For the past 50 years, the water level has been dropping in the Dead Sea. Some of this has been caused by the natural climate oscillation over time. However, some of the drop has been caused by the population growth that has taken place in Israel and Jordan. The citizens of those two countries have been diverting water for drinking and irrigation. Water is not reaching the tributaries leading to the Jordan River and consequently, not reaching the Dead Sea. During the past few years, the level of the Dead Sea has been declining at a rate of nearly one meter per year. For many years, there have been efforts made to reverse this situation. The most common proposal is to pump water about 100 miles from the Red Sea to the Dead Sea (commonly nicknamed "Red-to-Dead" plan). This plan has been hashed and rehashed a number of times. As you can imagine, this would be a major undertaking.
A couple of weeks ago, the Washington Post reported that a tentative deal has been put in place to achieve this goal. The plan would pump water out of the Red Sea, where it would go through a desalination process. The clean water would be used by Israel, Jordan and the West Bank for human consumption. The left over water would be pumped into the Dead Sea.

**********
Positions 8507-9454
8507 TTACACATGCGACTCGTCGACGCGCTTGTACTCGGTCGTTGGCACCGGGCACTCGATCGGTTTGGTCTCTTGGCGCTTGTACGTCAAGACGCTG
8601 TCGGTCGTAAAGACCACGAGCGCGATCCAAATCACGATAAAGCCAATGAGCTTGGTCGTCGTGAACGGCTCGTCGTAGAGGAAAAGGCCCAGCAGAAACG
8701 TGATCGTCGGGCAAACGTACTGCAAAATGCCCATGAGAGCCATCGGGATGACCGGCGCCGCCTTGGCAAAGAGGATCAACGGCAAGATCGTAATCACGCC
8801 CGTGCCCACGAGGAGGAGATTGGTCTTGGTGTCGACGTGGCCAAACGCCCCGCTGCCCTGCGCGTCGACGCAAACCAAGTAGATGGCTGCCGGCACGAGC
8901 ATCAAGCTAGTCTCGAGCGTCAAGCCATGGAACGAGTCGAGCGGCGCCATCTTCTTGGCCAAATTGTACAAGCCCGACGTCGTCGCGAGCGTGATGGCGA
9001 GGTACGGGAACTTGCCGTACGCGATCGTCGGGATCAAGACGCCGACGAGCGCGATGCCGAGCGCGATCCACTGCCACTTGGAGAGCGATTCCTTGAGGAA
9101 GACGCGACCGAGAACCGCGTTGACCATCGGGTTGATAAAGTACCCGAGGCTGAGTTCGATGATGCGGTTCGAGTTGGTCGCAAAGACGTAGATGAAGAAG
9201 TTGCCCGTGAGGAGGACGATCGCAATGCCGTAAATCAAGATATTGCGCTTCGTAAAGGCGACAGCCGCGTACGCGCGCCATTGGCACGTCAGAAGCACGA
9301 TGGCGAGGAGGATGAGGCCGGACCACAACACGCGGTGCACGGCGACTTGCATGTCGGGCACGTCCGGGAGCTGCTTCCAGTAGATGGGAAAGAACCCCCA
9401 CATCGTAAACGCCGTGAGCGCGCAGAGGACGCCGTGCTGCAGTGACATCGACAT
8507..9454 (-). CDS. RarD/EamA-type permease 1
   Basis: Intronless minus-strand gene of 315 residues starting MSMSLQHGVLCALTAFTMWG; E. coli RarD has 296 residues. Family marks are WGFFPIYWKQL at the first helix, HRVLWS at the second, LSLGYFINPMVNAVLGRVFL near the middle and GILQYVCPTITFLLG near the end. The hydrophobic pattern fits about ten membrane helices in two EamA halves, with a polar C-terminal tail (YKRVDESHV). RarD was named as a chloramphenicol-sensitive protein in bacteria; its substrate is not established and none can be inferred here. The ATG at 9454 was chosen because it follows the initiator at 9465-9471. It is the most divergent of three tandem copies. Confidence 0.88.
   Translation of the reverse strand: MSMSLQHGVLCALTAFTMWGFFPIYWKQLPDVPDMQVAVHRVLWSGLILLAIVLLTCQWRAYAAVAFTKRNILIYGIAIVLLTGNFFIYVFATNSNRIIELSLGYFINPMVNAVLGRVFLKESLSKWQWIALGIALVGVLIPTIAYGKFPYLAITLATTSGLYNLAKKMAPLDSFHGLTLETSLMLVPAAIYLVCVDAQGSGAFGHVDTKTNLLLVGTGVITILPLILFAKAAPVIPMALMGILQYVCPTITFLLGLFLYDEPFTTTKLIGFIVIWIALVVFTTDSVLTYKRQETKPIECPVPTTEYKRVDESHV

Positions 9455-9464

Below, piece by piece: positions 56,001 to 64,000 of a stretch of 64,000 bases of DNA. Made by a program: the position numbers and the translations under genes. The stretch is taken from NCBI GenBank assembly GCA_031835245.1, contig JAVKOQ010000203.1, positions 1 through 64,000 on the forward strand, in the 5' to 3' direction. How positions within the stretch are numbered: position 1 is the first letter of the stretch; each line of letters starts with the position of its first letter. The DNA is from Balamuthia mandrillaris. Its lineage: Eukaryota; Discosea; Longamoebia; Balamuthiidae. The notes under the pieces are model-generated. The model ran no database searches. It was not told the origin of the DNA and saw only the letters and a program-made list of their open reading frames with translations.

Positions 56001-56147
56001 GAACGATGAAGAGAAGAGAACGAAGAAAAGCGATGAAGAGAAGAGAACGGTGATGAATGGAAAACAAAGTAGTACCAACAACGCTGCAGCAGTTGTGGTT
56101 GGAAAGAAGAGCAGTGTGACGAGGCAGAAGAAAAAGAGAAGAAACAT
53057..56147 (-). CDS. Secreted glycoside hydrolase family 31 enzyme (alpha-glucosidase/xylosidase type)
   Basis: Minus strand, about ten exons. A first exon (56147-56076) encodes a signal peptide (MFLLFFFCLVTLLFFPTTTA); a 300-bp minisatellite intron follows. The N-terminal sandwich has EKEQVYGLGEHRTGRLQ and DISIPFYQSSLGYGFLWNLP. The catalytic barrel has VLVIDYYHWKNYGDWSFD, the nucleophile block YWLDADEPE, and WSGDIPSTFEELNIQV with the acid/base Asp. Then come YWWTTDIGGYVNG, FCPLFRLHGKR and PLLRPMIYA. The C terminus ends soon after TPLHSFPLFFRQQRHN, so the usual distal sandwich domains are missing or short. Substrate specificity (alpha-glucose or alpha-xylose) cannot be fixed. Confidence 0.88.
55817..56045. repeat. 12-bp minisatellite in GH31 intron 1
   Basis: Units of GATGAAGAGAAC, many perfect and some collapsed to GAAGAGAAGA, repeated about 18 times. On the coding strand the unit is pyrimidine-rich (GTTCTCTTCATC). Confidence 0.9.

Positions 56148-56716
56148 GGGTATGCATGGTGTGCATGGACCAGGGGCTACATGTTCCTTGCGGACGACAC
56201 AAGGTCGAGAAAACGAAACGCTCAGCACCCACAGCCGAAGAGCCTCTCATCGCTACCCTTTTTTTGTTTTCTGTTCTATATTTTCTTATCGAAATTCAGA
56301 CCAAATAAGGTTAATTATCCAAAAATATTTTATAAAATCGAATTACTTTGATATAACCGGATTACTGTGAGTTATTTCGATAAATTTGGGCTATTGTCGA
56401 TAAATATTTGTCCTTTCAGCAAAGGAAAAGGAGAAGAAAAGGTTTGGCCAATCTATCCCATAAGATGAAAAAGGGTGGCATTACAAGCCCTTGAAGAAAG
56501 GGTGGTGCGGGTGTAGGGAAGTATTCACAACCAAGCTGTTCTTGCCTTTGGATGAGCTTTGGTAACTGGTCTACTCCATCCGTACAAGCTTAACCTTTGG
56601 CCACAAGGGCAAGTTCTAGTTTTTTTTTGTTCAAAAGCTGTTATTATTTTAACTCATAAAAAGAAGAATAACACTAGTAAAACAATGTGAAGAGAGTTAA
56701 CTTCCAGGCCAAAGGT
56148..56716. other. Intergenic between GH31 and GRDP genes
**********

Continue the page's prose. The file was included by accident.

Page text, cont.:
(On a side note, remember that you look at a map of the Bible Lands, you really must think in three dimensions. If you do this, you will notice that the Red Sea is HIGHER than the Dead Sea. So, overall, the process of pumping the water to the Dead Sea is an activity of gravity itself as the water will be flowing downhill a majority of the way.)
As you can imagine, this would be a very expensive operation and would take many years to complete. But, it is an interesting concept.
The Dead Sea is mentioned a number of times in the Bible. As a young man, David fled and hid from King Saul at En Gedi, along the banks of the Dead Sea. While in the area, David fled to a "stronghold", that could possibly be Masada.
(NOTE: The picture at the top of this post is from Jordan, looking northwest across the northern part of the Dead Sea. Across the sea, you can see Jericho and at the top of the hill, you can see the outskirts of the Jerusalem area.)
HT: Todd Bolen